Anaphylaxis and allergy
Having a child diagnosed with a potentially severe allergy can be scary. It is important however to understand that you’re not alone and there are some great resources and support available.
Kids can be allergic to a wide range of things; including medicine, foods, insect stings, latex, pollen and dust mites.
Common allergy-causing foods include:
- Tree nuts
- Cow’s milk
It is important to be able to recognise the signs and symptoms of an allergic reaction and anaphylaxis.
What is Anaphylaxis?
Anaphylaxis is a potentially life-threatening severe allergic reaction, that requires immediate treatment with adrenaline (epinephrine), which can save lives.
Allergic reactions usually occur quickly – within minutes (although they can take up to 2 hours). Other reactions to foods or other substances may be delayed. Sometimes it can be the second exposure when a reaction occurs.
Signs of mild to moderate allergic reaction include:
- Swelling of the face or the area of an insect sting site
- Hives or welts (rash) on the skin
- Tingling mouth or lips
- Unsettled/ inconsolable behaviour (babies)
- Abdominal pain and/or vomiting (these are signs of a mild to moderate allergic reaction to most allergens, but for insect allergy, these are signs of anaphylaxis)
Symptoms of anaphylaxis (severe allergic reaction) are potentially life-threatening may include any of the following:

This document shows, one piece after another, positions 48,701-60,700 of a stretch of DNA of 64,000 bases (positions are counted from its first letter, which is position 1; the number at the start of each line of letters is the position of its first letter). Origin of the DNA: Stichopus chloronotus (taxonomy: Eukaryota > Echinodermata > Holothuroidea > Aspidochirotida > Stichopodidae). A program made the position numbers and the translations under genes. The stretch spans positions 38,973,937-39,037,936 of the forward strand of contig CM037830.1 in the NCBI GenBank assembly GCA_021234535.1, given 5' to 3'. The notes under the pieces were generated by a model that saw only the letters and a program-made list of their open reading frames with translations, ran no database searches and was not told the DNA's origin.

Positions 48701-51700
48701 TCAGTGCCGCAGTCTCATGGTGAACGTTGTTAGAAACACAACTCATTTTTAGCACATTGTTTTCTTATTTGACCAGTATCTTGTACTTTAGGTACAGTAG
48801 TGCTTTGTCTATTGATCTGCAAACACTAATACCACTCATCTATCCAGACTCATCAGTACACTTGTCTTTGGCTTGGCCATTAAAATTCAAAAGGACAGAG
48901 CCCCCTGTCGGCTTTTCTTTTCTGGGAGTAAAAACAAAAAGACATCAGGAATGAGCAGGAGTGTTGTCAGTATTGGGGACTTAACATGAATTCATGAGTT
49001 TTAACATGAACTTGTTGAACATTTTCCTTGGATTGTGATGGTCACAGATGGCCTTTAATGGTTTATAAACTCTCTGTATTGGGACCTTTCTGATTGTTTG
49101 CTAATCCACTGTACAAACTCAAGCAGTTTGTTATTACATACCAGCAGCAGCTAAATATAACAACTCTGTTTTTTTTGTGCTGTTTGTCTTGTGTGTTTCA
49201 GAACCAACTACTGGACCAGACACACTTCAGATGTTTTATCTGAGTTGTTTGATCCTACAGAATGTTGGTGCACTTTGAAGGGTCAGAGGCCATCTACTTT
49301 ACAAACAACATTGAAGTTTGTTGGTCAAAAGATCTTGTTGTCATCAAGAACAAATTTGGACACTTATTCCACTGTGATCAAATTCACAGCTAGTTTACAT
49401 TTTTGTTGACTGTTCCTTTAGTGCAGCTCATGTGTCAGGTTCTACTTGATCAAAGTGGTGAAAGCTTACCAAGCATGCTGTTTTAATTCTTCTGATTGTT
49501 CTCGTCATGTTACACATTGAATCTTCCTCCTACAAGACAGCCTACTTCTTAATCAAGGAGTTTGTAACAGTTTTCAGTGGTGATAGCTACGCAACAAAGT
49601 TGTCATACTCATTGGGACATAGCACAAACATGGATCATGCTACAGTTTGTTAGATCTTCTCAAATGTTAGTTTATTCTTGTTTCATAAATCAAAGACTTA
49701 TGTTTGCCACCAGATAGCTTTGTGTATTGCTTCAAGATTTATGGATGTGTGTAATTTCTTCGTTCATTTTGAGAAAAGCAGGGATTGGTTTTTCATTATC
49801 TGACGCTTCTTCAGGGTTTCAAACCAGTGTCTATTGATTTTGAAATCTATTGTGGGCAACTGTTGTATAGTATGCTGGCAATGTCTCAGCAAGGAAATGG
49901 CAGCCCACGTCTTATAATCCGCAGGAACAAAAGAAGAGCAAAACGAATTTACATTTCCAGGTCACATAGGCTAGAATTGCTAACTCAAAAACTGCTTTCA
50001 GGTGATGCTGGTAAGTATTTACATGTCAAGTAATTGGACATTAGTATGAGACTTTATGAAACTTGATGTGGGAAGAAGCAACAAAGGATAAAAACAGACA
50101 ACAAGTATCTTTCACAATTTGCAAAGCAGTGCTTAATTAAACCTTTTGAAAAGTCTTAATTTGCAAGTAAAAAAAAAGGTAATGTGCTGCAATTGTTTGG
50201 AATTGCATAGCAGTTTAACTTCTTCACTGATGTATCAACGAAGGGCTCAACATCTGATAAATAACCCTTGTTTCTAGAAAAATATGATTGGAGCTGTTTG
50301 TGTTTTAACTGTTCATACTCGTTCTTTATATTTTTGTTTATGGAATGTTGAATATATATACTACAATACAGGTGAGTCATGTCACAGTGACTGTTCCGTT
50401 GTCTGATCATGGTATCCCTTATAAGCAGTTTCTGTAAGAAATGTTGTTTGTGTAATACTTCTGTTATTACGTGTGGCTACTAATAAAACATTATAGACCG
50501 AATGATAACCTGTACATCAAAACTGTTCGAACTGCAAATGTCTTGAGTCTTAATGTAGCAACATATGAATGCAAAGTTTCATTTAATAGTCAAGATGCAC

- Difficulty/noisy breathing
- Swelling of the tongue
- Swelling/tightness in the throat
- Wheezing or a persistent cough
- Difficulty talking and/or hoarse voice
- Persistent dizziness or collapse
- Pale and floppiness (babies and young children)
Anaphylaxis should always be treated as a medical emergency. If your child has been diagnosed with anaphylaxis, follow their action plan/First Aid.
If your child is showing the symptoms of anaphylaxis (above) for the first time follow the First Aid:
- Lay child flat – do NOT allow them to stand or walk – If unconscious, place in recovery position – If breathing is difficult allow them to sit with legs out flat in front
- Give adrenaline autoinjector if available
- Phone ambulance – 000 (AU)
- Further adrenaline doses may be given if no response after 5 minutes
- Commence CPR at any time if the person is unresponsive and not breathing normally
- If in doubt, always give the adrenaline autoinjector.
Download the Australian Anaphylaxis First Aid action plan here.
Remember, the Australian Society of Clinical Immunology and Allergy says you must ALWAYS give adrenaline autoinjector FIRST, if someone has SEVERE AND SUDDEN BREATHING DIFFICULTY (including wheeze, persistent cough or hoarse voice), even if there are no skin symptoms. THEN SEEK MEDICAL HELP.
Does delaying the introduction of the common allergy-causing foods prevent food allergy?
Over the years advice has varied when it comes to giving babies common allergy foods which often creates anxiety among parents. Nip allergies in the bub website provides sound and sensible advice for parents giving their child a new food for the first time. The research today is very clear, giving your baby common allergy-causing foods before they are one year of age can greatly reduce the risk of them developing an allergy to that food.
When your baby is ready at around 6 months, but not before 4 months, start to introduce first foods including smooth peanut butter/paste and well-cooked egg.
Another great resource when it comes to providing information and education on allergies and anaphylaxis is the Australian Society of Clinical Immunology and Allergy (ASCIA)
References: www.preventallergies.org.au https://www.allergy.org.au/hp/anaphylaxis